FIG. 6 is flow chart of a method according to an embodiment of the invention; and

FIG. 7 is a flow chart of another method according to an embodiment of the invention.

It will be appreciated that for simplicity and clarity of illustration, elements shown in the drawing have not necessarily been drawn to scale. For example, the dimensions of some of the elements are exaggerated relative to each other. Further, where considered appropriate, reference numerals have been repeated among the Figures to indicate corresponding elements.

DESCRIPTION OF THE PREFERRED EMBODIMENTS

In the following detailed description of exemplary embodiments of the invention, reference is made to the accompanying drawings, which illustrate specific exemplary embodiments in which the invention may be practiced. These embodiments are described in sufficient detail to enable those skilled in the art to practice the invention, but other embodiments may be utilized and logical, mechanical, electrical and other changes may be made without departing from the scope of the present invention. The following detailed description is, therefore, not to be taken in a limiting sense, and the scope of the present invention is defined only by the appended claims.

In the following description, numerous specific details are set forth to provide a thorough understanding of the invention. However, it is understood that the invention may be practiced without these specific details. In other instances, well-known circuits, structures and techniques have not been shown in detail in order not to obscure the invention.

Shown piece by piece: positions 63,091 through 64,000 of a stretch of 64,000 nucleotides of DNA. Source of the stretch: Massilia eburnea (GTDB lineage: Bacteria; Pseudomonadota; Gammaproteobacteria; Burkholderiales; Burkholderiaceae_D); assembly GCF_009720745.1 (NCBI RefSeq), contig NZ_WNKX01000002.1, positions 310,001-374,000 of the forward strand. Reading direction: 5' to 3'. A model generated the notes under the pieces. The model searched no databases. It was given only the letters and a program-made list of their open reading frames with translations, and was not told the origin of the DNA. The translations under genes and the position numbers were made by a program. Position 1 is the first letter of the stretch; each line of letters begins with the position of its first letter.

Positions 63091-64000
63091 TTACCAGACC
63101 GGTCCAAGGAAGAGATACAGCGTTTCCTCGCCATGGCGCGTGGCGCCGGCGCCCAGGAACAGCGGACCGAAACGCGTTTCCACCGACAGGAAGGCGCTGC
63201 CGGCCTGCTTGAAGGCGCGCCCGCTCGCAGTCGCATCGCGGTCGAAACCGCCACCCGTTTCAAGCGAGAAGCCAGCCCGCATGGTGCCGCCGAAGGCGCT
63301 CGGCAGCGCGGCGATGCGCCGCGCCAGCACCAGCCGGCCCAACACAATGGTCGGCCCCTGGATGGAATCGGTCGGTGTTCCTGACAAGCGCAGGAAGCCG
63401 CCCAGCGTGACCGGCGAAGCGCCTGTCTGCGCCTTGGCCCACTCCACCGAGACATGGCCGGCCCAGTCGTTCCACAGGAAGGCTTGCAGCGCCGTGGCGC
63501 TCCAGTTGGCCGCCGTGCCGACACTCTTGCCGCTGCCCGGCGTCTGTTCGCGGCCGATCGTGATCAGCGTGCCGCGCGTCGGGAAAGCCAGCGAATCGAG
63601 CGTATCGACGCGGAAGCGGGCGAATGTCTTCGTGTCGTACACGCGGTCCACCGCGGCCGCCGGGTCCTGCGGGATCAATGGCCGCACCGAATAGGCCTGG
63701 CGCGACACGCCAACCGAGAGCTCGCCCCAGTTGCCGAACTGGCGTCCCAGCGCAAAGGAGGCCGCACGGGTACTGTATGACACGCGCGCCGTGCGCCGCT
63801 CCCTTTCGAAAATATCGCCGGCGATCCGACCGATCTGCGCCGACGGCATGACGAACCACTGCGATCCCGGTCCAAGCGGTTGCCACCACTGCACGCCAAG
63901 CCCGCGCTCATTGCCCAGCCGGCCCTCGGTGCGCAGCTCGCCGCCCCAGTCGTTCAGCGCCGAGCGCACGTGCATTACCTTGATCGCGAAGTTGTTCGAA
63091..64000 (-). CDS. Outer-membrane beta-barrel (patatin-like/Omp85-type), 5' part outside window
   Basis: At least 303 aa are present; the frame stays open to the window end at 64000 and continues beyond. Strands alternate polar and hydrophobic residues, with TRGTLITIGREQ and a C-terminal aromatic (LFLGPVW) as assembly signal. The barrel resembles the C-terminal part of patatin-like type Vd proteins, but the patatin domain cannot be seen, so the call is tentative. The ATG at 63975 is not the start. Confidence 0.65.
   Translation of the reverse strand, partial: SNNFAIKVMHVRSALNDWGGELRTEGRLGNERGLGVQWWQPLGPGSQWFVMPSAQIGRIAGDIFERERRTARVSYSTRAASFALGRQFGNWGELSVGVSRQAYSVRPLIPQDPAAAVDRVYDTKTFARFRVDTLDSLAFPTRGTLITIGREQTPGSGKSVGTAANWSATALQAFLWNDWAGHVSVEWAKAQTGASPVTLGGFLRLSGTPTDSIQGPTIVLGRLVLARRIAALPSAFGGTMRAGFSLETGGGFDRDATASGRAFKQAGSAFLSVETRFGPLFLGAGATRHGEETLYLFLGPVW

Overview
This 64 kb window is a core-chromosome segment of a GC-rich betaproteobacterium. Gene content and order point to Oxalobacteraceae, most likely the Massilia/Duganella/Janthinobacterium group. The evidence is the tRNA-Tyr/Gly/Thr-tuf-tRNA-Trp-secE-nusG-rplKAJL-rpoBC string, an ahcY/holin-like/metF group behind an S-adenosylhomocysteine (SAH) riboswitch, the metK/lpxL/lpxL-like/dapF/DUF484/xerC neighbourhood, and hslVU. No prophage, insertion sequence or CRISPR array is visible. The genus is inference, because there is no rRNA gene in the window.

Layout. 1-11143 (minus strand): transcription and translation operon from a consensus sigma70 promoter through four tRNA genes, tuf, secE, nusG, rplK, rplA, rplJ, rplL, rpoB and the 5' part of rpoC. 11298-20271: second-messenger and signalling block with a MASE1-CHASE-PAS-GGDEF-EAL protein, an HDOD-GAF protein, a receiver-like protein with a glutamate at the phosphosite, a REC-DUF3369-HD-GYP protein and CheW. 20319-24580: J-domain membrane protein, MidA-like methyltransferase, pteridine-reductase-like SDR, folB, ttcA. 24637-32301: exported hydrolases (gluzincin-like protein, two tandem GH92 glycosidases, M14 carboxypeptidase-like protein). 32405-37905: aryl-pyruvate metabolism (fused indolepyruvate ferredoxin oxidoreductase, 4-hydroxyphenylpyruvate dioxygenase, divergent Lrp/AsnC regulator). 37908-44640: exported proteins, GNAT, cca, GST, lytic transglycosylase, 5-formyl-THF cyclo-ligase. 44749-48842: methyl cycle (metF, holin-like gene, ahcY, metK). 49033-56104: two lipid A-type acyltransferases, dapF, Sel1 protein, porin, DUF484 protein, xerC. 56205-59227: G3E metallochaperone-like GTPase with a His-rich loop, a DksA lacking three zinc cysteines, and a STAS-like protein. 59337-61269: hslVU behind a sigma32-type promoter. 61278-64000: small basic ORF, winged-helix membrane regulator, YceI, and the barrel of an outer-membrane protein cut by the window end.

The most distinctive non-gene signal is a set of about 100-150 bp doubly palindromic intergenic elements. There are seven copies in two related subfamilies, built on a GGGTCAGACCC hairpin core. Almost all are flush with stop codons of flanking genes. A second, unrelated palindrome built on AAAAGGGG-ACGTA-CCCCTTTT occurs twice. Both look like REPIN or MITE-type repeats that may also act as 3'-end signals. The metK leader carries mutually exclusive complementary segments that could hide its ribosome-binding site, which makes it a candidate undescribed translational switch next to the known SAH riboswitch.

In the following description and claims, the terms “coupled” and “connected,” along with their derivatives, may be used. It should be understood that these terms are not intended as synonyms for each other. Rather, in particular embodiments, “connected” may be used to indicate that two or more elements are in direct physical, electrical, or logical contact. However, “coupled” may mean that two or more elements are not in direct contact with each other, but yet still co-operate or interact with each other.

For clarity of explanation, the embodiments of the present invention are presented, in part, as comprising individual functional blocks. The functions represented by these blocks may be provided through the use of either shared or dedicated hardware, including, but not limited to, hardware capable of executing software. The present invention is not limited to implementation by any particular set of elements, and the description herein is merely representational of one embodiment.